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    Escape Routes: Meta-Analysis of Homelessness in L.A.

    Economic Roundtable

    Year: 2018

    Information from 26 datasets with records of Los Angeles County’s homeless residents was used for a first-of-its-kind meta-analysis that identifies interventions for reducing chronic homelessness.

    Almost 600,000 Los Angeles County residents are in poverty and spend 90 percent or more of their income on housing. Out of this large, precariously housed population, some people have short episodes of homelessness, and a much smaller number remain stuck in homelessness.

    Increasing monthly exit rates from homelessness by 10 percent is projected to reduce the number of people who go on to become chronically homeless by half.

    Individuals who have the least access to jobs have the greatest risk of homelessness. This is borne out by the hugely disproportionate rate of homelessness among African American residents. African-American men in their 40s and 50s are found 16 times more often in the homeless population than in L.A.’s overall population.

    This disproportionate burden of homelessness begins in childhood. The rate of homelessness for African-American children is 13 times greater than the rate for European-American children.

    This inequity needs to be addressed head-on.

    By far the most frequently given reason for homelessness is unemployment or lack of cash aid, and consequently lack of money. A frequent compounding factor is breakdown of social connections. This includes family conflict, breakup, violence, and death.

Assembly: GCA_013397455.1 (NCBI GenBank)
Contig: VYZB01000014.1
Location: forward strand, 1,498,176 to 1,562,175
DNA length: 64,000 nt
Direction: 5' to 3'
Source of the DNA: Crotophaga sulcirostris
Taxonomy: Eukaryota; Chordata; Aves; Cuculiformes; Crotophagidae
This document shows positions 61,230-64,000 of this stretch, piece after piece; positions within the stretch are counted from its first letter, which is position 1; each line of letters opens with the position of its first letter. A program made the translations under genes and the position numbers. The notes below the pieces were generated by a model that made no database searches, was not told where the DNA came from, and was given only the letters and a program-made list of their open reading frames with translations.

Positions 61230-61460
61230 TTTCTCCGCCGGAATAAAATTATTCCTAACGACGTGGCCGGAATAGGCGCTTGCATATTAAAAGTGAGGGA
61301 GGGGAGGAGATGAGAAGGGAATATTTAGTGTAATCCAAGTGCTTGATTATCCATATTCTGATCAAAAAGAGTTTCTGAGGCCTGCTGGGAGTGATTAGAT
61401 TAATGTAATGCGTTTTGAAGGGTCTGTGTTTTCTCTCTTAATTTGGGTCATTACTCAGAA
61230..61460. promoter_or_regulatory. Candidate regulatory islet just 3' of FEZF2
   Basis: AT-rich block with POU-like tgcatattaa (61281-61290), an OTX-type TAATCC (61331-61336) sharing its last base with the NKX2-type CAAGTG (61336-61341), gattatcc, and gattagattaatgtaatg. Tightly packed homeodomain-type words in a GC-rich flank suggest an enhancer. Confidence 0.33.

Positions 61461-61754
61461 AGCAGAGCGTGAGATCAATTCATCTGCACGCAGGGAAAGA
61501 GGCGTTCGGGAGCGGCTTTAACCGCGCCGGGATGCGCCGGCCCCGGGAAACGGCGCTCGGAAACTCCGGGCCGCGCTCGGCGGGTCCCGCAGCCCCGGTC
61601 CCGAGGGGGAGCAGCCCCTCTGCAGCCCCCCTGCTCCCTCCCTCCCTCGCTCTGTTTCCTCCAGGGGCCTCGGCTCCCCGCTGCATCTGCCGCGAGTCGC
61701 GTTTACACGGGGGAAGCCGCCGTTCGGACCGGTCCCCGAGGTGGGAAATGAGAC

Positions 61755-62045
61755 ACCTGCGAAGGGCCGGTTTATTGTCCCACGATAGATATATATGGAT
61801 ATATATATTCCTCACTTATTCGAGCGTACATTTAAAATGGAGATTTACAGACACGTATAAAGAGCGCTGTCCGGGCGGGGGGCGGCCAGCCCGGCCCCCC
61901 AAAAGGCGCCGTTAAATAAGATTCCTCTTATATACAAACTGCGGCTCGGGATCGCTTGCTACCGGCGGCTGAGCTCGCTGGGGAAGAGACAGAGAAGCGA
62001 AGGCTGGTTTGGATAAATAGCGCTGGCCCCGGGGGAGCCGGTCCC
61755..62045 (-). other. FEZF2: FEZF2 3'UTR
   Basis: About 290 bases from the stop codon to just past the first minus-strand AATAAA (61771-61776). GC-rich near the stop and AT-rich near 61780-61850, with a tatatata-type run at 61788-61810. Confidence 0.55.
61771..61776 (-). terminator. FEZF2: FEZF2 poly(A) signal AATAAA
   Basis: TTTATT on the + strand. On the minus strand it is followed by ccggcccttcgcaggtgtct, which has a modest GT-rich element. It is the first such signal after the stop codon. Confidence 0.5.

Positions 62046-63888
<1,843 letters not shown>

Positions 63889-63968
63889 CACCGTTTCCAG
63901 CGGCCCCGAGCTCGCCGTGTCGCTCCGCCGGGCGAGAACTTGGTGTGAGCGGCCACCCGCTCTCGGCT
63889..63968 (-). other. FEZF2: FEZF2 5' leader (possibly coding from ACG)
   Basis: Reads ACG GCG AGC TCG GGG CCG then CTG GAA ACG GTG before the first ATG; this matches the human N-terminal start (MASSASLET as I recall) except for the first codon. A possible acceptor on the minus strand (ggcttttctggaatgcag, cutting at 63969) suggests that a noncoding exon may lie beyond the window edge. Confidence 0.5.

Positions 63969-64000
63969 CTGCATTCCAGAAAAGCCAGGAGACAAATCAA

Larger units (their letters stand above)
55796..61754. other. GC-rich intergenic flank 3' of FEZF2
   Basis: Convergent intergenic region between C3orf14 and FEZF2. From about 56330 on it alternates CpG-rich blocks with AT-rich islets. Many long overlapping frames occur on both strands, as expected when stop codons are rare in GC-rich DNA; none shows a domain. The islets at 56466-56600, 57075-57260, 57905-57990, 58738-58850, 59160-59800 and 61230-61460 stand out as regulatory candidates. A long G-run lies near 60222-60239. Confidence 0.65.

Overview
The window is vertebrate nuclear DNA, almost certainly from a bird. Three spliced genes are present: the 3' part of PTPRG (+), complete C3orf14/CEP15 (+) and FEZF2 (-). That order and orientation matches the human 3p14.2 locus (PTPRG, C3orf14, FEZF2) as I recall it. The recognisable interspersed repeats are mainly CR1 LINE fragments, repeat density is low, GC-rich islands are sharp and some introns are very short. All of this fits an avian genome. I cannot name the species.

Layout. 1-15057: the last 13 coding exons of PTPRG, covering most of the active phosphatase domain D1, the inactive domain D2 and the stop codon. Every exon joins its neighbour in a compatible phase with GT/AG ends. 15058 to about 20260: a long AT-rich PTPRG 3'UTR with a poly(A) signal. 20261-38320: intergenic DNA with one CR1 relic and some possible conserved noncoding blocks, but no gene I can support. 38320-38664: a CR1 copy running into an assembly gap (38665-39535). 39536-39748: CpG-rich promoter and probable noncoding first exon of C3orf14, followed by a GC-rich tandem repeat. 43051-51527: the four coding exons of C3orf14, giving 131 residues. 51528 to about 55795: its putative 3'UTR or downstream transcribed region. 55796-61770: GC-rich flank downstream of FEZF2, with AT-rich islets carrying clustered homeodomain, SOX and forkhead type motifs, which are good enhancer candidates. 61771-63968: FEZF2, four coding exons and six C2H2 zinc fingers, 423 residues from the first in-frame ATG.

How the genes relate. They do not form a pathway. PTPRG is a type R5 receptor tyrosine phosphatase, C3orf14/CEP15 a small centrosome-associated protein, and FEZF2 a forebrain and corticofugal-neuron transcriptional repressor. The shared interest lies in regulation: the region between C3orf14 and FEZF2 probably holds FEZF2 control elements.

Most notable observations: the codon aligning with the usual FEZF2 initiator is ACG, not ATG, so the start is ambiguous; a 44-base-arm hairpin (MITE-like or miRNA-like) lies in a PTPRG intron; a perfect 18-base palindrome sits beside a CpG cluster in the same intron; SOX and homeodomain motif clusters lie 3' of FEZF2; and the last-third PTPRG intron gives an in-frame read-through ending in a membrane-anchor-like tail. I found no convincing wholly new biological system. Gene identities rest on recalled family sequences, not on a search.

Finding a job is very important for homeless young adults, parents with children, and individuals who have been homeless for three months or less. However, efforts to participate in the formal labor force are largely in the form of job seeking rather than job holding. The number of individuals looking for a job is four times greater than the number with a job.

    Jobs and other early interventions must be parallel efforts that augment rather than divert resources from housing chronically homeless individuals. Greatly increasing the supply of permanently affordable housing continues to be crucial.

    We recommend using predictive analytic screening tools to identify newly homeless individuals who are at high risk of chronic homelessness. And we recommend ongoing linkage of county and homeless service provider records to support this screening process.

    The Economic Roundtable is developing two screening tools for vulnerable populations. One is for employable adults, the other is for foster youth at risk of chronic homelessness.


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